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Is Latex the way to go?

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12 Jun 2019 22:47 #1 by stmslpr
Hi, just wondering if latex is the new "great thing" in bedding now? Has it surpassed foam in comfort and stability and spine health etc? Is it basically Foam 2.0?

I'm a 5'9" 165-170lbs stomach sleeper with low back soreness trying to decide between latex and foam. I think i'm definitely leaning towards latex though. Any thoughts on small store brands like Berkeley Ergonomics Copenhagen or Amsterdam beds? How about Obasan Essential mattresses? Or Naturepedic or Organicpedic mattresses? Are all these organic mattresses worth their high price tags? Are they no better than something like a Zenhaven for much cheaper (or is Zenhaven's latex not the same quality as the above brands?)?

What would be a good layering combo for me? (ie 3 inch medium, 3"inch firm, 2" inch soft etc). Would Talalay or Dunlop make a difference?

cheers!

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13 Jun 2019 05:33 #2 by TimothyCole
Replied by TimothyCole on topic Is Latex the way to go?
Now, I am confused too.

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13 Jun 2019 15:44 #3 by Latex Mattress Factory.
Thank you for the inquiry and thanks for reaching out! Latex isn't new by any means, but it is growing more and more popular as people search for a natural, non-toxic mattress that lasts 20 years (in fact some people have kept their latex mattress for over 40 years). There are many differences between latex and foam or latex and memory foam and I'd be happy to outline a few for you. Latex is a natural product that is certified against harmful chemicals and off gassing and is available with organic certifications as well. Again, latex mattress typically last 20 years (sometimes 30-40 years) whereas memory foam mattresses typically last 5-8 years. Latex is an open-celled product that is naturally breathable and sleeps cooler, whereas memory foam is close-celled and traps body heat, causing it to sleep hot. Memory foam gets softer as you sleep on it whereas latex does not change its feel over the night. The best way I can describe the difference in feel is that you sleep on top of a latex mattress, and you sleep inside of a memory foam mattress since you sink over the course of the night. Aside from that, our DIY mattresses normally go out with three 3" layers of different densities - normally the softest layer (or the cushion & contour layer) is on top and the supportive layers are on the bottom. This helps ensure our customers get the right balance of contour for their hips and shoulders but also support for their lower back. Furthermore, if you start with a certain setup and find that it's too soft, you can unzip the cover and rearrange the layers to get a firmer feel out of the mattress, or you can exchange a layer to make it softer. Additionally, in 5 or 10 or 15 years you decide you want a softer or firmer mattress you would only have to buy a new layer instead of an entirely new mattress. There are no memory foam mattresses on the market that allow this level of adjustability.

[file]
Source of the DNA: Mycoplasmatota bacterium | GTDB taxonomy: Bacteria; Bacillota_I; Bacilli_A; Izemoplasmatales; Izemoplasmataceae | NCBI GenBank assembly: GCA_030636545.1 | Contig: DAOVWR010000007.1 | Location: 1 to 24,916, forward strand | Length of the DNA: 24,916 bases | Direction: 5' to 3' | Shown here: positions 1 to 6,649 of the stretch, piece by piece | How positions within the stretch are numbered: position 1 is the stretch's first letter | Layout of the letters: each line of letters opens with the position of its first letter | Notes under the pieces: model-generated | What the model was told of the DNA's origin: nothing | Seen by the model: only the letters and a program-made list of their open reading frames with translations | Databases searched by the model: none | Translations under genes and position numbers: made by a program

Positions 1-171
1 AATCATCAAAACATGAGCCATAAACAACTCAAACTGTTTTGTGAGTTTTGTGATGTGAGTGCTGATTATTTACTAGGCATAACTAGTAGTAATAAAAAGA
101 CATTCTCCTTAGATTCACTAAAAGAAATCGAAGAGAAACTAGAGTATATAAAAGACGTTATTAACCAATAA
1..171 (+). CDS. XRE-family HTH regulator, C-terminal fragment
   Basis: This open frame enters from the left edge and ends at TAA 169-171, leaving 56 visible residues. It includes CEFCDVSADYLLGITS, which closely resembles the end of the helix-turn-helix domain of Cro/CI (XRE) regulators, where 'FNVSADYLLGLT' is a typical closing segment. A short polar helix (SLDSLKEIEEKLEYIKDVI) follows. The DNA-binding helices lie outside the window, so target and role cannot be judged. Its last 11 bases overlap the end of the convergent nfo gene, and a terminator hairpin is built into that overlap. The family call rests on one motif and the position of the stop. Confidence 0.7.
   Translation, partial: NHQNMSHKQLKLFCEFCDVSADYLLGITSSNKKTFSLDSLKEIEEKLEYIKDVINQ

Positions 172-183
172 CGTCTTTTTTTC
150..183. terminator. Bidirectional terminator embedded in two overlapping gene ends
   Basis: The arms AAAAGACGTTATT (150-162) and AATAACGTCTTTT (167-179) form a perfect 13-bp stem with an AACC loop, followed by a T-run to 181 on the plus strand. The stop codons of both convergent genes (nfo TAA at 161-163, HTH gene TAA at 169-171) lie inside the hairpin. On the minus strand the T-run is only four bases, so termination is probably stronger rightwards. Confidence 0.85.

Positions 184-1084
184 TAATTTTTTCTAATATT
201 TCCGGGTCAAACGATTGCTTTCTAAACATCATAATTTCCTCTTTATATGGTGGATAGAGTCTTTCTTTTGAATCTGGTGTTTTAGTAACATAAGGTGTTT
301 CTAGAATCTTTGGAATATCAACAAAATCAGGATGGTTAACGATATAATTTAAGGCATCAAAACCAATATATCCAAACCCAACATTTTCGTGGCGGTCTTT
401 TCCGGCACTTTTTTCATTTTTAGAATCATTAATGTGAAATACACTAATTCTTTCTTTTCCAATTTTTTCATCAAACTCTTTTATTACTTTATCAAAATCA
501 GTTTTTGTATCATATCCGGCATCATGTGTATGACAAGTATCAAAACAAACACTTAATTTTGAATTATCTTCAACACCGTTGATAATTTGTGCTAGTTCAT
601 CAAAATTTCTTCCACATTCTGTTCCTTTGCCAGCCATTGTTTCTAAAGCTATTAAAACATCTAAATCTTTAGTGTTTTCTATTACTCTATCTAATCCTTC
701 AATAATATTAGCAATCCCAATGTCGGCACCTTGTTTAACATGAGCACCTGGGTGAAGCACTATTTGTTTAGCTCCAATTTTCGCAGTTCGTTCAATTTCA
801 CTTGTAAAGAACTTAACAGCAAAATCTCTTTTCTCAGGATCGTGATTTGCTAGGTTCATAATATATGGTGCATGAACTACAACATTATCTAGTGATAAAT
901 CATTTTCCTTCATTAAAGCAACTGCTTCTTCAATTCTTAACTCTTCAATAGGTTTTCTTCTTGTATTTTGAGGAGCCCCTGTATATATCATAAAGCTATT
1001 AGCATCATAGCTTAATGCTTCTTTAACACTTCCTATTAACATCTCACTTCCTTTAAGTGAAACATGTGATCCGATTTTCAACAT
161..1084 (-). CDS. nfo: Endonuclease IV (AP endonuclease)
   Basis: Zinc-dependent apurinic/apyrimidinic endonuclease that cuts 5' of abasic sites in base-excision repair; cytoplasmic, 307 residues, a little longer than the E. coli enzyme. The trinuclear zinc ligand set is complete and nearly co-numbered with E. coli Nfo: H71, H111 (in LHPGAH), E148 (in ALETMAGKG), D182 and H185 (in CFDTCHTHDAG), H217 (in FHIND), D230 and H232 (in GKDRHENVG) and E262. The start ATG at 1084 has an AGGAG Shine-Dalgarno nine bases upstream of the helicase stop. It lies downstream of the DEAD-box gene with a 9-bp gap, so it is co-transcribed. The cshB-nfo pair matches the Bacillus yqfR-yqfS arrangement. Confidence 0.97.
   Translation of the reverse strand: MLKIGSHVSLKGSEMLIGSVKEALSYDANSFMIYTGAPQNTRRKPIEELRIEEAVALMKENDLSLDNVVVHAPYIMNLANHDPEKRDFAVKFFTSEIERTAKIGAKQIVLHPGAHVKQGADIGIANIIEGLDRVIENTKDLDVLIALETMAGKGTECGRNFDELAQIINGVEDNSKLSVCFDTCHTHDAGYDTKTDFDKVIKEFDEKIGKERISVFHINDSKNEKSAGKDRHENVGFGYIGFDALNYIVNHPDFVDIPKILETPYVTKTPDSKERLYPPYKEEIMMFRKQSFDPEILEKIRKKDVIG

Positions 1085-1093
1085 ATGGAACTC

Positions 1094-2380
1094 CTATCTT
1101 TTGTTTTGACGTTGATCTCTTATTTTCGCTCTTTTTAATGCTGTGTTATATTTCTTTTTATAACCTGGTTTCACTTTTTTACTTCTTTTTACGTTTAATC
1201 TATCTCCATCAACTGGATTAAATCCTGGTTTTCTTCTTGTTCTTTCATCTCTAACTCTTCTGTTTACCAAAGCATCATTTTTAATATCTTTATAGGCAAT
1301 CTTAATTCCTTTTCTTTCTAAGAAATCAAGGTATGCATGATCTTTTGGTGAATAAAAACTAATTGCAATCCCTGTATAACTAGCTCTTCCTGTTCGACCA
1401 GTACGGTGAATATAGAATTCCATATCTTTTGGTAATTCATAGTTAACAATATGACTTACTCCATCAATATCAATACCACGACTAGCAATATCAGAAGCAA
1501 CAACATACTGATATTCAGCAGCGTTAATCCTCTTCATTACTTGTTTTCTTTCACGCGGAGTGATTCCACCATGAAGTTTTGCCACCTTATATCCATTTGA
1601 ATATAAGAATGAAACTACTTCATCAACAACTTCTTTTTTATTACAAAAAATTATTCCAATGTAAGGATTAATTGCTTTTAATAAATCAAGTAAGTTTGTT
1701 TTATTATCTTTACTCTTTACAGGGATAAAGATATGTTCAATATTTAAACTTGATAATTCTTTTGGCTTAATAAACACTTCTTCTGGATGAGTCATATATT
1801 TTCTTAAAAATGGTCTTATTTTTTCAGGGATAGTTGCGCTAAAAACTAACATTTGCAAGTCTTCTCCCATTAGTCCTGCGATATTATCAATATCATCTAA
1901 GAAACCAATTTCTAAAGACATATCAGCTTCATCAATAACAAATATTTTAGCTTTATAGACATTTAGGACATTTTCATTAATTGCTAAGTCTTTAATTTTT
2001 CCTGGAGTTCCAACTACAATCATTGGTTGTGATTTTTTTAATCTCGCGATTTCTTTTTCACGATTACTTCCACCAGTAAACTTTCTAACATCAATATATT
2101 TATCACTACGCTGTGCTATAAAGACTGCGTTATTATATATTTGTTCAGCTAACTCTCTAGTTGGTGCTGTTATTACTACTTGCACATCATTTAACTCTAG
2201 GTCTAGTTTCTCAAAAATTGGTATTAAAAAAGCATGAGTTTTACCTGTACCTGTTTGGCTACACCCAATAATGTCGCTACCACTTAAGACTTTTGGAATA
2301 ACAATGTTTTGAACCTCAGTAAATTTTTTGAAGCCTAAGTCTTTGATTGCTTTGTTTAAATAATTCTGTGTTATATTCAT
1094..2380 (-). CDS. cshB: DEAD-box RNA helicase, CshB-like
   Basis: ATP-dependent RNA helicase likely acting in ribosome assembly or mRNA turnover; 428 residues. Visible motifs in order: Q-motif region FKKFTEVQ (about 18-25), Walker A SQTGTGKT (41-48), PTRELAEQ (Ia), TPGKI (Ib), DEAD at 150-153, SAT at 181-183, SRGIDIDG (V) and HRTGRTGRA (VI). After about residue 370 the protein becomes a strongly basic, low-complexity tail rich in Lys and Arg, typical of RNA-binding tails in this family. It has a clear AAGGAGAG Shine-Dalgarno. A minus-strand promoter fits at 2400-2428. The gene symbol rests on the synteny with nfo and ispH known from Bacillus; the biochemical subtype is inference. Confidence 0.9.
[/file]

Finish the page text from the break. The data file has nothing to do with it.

When comparing latex mattress companies, please keep in mind that there are only 2 manufacturers of Talalay latex in the world and only a handful of Dunlop manufacturers in the world. As such, we're all (more or less) getting our latex from the same few places. When comparing companies, warranty and return policy is important, customer service reputation is important, and number of years in business is important as well. When comparing mattresses, ours stand out because they are tailored to every person's individual needs and preferences. They are easily and fully adjustable because of our layered design coupled with our zippered removable cover. Our mattresses are also available with a "his & hers" setup so that your side of the mattress can be dialed in to your specific needs and preferences and your partner's side will be dialed in to their specific needs and preferences.

When comparing natural latex to organic latex, that's normally a matter of preference. If you had the two side by side you wouldn't be able to tell them apart. They feel the same, sleep the same, breath the same, are both hypoallergenic, antimicrobial, dust mite resistant, etc. Organic latex mattresses normally appeal to people that want their mattress to be as "green" and environmentally friendly as possible. If this doesn't sound like you, then I would save some money and go with a natural latex mattress.

Based on the information you've provided I would absolutely recommend medium Talalay (28 ILD) over medium Dunlop (28 ILD) over firm Dunlop (38 ILD). I would not recommend a soft layer because you sleep on your stomach. Stomach sleepers generally need a firmer sleeping surface to prevent lower back pain caused by insufficient support. Talalay is bouncier and springier and is generally better at contour and pressure relief on your hips and shoulders. Dunlop is denser and firmer and is generally better at support and maintaining proper spinal alignment, so our most common configuration is Talalay for the top layer and Dunlop for the bottom 2 layers. We will recommend Talalay for two or more layers for customers that have things like fibromyalgia, shingles, chronic hip pain, chronic shoulder pain, or anything where they're sensitive to pressure, or for customers that just prefer a bouncier / springier feel. Outside of those circumstances, a combination of Talalay and Dunlop offers the best chance to be successful for the average person.

If you have any additional questions or if I can clarify further please just let me know!

Latex Mattress Factory
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14 Jun 2019 13:37 #4 by stmslpr
Replied by stmslpr on topic Is Latex the way to go?
Thanks for the reply and all the info! I’m definitely leaning heavily towards latex because of all those factors (breathability, durability, less toxicity and not sinking in).